Tuesday, September 18, 2007

Robert Jordan

Yesterday morning I got the news that Robert Jordan passed away. I don’t know if any of the few who check this blog read his epic The Wheel of Time, but it heavily marks my literary world. I was introduced to his series as a freshman in high school, back in 1995, and though I went through bouts of frustration at the lack of apparent motion through the middle books in the series, I continued to read them and continued to be delighted by the world, the characters, and the story Jordan was weaving.

And now the story will be left to the hands of another to complete. I know we will see the end of this grand tale, but will it feel the same? I doubt it.

But how wrong-headed is this? A man has died, leaving behind a family who loves him, and readers who love him not just for the sake of the world he created, yet my thoughts return to the story and how it will end. What a selfish life I lead. The story should be the furthest thing from my mind as I mourn the passing of a giant. For Jordan was a giant. His shadow fell across the entire genre and his works were, no doubt, the inspiration for many writers to try their hand at this beautiful craft—I know he inspired me.

To Harriett and Wilson, my heart goes out to you. I hope and pray that your dear friend and companion has found rest in the arms of his Creator, in whose presence is unending Light.

Tuesday, July 24, 2007


I don’t know if I have ever been as challenged and encouraged by the Word of God as I have been these past 2 weeks while reading the Psalms. They contain great wisdom and direction from the Lord on how to worship him as he deserves, how to mourn our sin deeply, and how to hope in His great love and mercy. What a blessed and treasured time it has been, though immensely difficult as well. It seems that every time I open the Word to the Psalms, the Holy Spirit is speaking directly to me, revealing truth about me and about himself. Many of the Psalms could have been ripped straight from my thoughts and transplanted to the page they described my thoughts and feelings so accurately.

How gracious is our God that he would deign to speak to us, let alone love us and minister to our needs. He is great indeed.

Humbled by his grace,

Monday, June 18, 2007


Just over three weeks ago now, I watched 300 and I left with my heart stirred within me. But what was it about the movie that caused my heart to say, "YES!"? Was it that the images on screen portrayed what true masculinity is? I don't think so. I'm not sure the movie accurately showed what God intends men to be. Sure, God created man to be the protector and provider, to be strong of arm and go to war, but I don’t know if what the movie portrays is what God’s image of a man is.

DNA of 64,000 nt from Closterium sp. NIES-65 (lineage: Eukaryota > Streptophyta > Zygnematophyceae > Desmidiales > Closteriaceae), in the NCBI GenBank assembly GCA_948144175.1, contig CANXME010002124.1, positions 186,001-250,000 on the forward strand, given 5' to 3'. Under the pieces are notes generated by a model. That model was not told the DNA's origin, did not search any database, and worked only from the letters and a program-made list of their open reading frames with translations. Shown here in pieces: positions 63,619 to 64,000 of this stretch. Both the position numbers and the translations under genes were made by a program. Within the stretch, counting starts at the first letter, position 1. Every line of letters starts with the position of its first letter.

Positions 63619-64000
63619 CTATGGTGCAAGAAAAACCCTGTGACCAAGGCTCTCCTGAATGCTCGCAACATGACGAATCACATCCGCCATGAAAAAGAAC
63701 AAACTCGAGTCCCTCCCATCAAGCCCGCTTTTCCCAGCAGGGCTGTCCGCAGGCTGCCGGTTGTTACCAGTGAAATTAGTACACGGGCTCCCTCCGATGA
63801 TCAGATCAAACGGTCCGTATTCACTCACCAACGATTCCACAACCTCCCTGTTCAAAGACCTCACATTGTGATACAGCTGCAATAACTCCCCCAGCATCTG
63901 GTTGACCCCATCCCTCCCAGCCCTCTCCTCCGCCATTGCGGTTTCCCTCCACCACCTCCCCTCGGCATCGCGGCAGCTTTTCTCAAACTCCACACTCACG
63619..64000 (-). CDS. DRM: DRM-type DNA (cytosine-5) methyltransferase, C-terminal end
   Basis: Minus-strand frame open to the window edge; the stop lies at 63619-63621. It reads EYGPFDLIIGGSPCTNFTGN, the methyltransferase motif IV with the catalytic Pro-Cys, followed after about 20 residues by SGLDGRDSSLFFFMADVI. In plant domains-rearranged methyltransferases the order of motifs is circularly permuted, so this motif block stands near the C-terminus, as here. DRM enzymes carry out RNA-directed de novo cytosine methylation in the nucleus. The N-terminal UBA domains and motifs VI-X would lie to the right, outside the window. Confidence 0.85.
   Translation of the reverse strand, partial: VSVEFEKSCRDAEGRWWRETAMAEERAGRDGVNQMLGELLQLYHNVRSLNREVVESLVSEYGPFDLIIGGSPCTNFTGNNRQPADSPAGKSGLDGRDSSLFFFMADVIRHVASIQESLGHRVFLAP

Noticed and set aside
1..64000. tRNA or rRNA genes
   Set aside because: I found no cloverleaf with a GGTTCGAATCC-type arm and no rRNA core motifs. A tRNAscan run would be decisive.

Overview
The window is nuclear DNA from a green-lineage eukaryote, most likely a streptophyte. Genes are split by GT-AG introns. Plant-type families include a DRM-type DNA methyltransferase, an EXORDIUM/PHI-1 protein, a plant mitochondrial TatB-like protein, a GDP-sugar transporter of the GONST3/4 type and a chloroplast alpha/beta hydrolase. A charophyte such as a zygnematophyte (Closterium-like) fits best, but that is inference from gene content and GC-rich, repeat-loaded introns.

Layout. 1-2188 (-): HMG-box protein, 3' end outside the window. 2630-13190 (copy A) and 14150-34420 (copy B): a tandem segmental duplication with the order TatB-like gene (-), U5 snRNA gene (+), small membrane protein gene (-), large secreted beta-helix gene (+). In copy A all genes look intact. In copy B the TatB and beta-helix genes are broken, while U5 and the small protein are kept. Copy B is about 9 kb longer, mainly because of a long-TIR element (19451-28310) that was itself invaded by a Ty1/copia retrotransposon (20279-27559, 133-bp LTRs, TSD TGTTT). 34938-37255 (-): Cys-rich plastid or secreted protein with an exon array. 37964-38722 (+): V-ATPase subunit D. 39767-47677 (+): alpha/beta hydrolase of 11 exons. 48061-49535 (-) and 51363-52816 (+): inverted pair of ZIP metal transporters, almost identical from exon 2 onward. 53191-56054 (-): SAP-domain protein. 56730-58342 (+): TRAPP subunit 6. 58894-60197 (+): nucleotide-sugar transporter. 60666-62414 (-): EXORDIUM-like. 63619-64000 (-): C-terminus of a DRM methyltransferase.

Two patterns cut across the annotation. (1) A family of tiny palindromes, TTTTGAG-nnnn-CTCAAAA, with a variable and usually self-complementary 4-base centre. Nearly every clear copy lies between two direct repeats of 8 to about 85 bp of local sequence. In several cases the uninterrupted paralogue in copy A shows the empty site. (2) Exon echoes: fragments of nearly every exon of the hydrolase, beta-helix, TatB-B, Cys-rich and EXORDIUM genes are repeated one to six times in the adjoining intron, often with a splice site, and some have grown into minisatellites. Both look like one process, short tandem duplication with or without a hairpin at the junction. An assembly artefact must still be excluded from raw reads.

The movie glorifies men who butchered other men made in God's own image. Killed thousands and enjoyed it. While I do think that at times war is necessary, I don't think killing should ever be enjoyed. Clearly there is a perversion of true masculinity at work here. But that is the nature of life in a fallen world. We see glimpses of God's great glory in the men and women around us, but that glory is obscured by the grime of truth perverted. But that doesn't mean there is no truth in it, or that we can't see the truth in it.

There is much in that movie that is right and true, like:

• Men who beat their bodies into submission, disciplining it to do their will and not to falter and fall into the temptations of laziness and weakness.
• Unity, each man is responsible for his neighbor, to guard him and protect him as they fight as one body. The Spartan 300 is an image of the body of Christ, functioning as a unified whole, made up of different members.
• Submission to the authority placed above you. God has given some to be leaders and the rest to follow. The Spartans followed their king to the death.
• The men are strong and know what is valuable and important in their lives. They are not weak, cowardly, corrupt men, like the politician. They are bold and confident, recognizing that they are mortal yet willing to sacrifice their lives for a greater good.
• Universal freedom and liberty for all mankind. They acknowledge that a slave can never fight as well as a free man fighting in defense of his home and all that he loves. The slave, like a mercenary, is fighting for a lesser purpose, and is therefore a lesser soldier. The free man who chooses to fight to protect what he values, is a man who fights with his whole heart.
• Sacrifice. The men are willing to sacrifice all they are and all they have so that others might live to enjoy the fruits of their labors.
• No man is a god—all men bleed. Xerxes, who called himself a god, lord of lords, king of kings, tried to take upon himself the mantle that only God can wear, and was revealed for what he was—a man, nothing more, nothing less.

I think these men would have admired Jesus, even though he chose not to fight back. They would have seen in him the embodiment of some of their beliefs. He was willing to endure physical pain and understood the necessity of self-sacrifice. He taught about the value of unity and encouraged his disciples to live in it. The Spartan 300 may not have chosen to follow him, but I think they would have admired him. Their action was similar to his. They gave themselves that others might have life. Christ gave himself that we might have life, and have it abundantly.

Monday, May 21, 2007